Time changes the use, meaning of symbols
 


About 45 years ago I remember looking at a section in the Sears catalog that showed Superman costumes, astronaut outfits and Civil War uniforms for boys.


I really wanted the Confederate uniform, though it did look kind of dorky all new and with all the components. I’d been watching the show Johnny Yuma, in which a former Confederate soldier with a gentle nature and high morals roamed around the West clashing with mean people and winning. He had a Confederate kepi (cap), I think a CSA belt buckle and maybe some other gear, and was about as cool as you could get in the early 1960s. Johnny Yuma was a good guy.


My older brother wanted the Union uniform. Being in Atlanta at the time — the height of the Civil War centennial — we called the uniforms "Yankee" and "Rebel," and I thought the latter — rebelliousness — was more my nature.


Today I stick to civilian clothes, but my brother still regularly dresses as a Confederate and sometimes a Union cavalryman as a re-enactor in North Carolina.


I started thinking about those days after reading last week about the reaction of Independence High School to an incident involving the Confederate battle flag and, allegedly, a noose, displayed on a car in the parking lot. The school banned the Confederate symbol from the campus.


The banned flag was a battle banner in the war. The Confederate national flag used a lot of white in its several iterations to stand for "purity," so the battle flag made sure the message was not interpreted as surrender.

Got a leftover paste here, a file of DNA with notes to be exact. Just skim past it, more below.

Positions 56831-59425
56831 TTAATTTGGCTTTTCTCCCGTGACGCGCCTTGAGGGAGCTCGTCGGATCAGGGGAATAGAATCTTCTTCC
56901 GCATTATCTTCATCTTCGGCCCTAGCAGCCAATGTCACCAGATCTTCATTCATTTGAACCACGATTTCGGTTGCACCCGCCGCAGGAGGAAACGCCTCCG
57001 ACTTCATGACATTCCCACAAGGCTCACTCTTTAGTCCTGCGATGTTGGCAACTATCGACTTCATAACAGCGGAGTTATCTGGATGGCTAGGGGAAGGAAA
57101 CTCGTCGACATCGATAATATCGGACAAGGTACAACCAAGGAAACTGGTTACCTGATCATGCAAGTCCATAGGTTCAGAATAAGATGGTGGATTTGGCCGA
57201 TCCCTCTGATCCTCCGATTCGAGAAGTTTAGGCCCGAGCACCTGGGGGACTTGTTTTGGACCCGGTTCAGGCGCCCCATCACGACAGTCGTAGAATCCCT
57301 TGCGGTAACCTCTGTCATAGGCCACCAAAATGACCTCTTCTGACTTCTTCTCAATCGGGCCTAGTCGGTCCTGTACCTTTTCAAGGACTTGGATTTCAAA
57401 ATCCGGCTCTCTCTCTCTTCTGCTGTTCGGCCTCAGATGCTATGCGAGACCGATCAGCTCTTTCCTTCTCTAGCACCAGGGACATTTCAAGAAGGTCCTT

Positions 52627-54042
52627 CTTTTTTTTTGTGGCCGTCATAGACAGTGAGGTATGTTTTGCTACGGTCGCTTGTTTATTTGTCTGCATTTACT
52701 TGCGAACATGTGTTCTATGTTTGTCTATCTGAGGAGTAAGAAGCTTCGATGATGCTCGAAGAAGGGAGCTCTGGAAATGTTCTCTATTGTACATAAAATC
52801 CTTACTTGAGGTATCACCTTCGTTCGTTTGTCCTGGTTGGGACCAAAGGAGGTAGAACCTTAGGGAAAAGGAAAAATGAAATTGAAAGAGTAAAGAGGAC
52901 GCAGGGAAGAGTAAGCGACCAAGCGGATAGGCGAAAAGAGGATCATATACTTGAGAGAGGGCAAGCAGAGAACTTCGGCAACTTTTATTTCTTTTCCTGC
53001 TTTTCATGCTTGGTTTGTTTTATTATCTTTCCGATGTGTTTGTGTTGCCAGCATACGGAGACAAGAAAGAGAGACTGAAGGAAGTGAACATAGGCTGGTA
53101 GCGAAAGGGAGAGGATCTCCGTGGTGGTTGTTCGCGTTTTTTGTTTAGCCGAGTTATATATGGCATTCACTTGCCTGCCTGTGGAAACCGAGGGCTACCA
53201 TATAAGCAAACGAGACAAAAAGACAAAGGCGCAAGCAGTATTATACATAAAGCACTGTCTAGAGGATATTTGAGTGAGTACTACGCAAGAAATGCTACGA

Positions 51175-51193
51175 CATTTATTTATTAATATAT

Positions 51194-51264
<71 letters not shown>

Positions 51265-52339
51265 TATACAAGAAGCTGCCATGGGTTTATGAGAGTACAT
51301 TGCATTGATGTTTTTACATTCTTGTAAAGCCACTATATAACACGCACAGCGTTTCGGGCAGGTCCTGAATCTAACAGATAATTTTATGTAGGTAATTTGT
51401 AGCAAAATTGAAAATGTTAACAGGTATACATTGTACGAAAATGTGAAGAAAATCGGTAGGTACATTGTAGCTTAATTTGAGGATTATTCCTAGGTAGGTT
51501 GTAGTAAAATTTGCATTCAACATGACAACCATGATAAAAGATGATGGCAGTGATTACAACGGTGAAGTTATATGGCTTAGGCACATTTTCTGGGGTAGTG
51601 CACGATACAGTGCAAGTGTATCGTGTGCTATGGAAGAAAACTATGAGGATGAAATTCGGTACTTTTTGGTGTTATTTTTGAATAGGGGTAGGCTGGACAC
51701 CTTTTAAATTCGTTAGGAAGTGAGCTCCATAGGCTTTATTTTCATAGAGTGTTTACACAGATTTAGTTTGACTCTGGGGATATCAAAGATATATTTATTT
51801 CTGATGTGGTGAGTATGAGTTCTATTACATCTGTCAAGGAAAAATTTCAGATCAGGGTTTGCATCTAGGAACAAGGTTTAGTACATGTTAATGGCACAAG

After the war it was a symbol of resistance and defiance, and eventually of virulent racism. Later it was used against integration.


Still, though, when you see a battle flag sticker or license plate on a car, you always have to wonder what the intent is. For some, it symbolizes the South, or Southern heritage, as in the Sons of the Confederate Veterans. Others use it to symbolize independence, rebelliousness or a "devil may care" nature. And for some, it means segregation and white supremacy.


It is a big problem that you never know in advance what is meant by the use of the flag on a bumper or a T-shirt — unless it is paired with a noose.


When we moved from Atlanta to New Mexico, my brother and I sometimes flew the flag over our rural house, just because we thought it looked cool. I’d never do that today. Most people now would interpret it wrongly. When we moved from Guam to Tennessee, a friend gave us a battle flag license plate, sort of mockingly, to say that we were moving to redneck-land. And then all of my kids graduated from a high school represented by the Rebel.


Ironically, our single Civil War ancestor was a Union soldier fresh off the boat from Germany.


Symbols are pretty strong. And their meaning certainly changes over time. The meaning as intended isn’t always as it is perceived. Sometimes the message is loud and clear.


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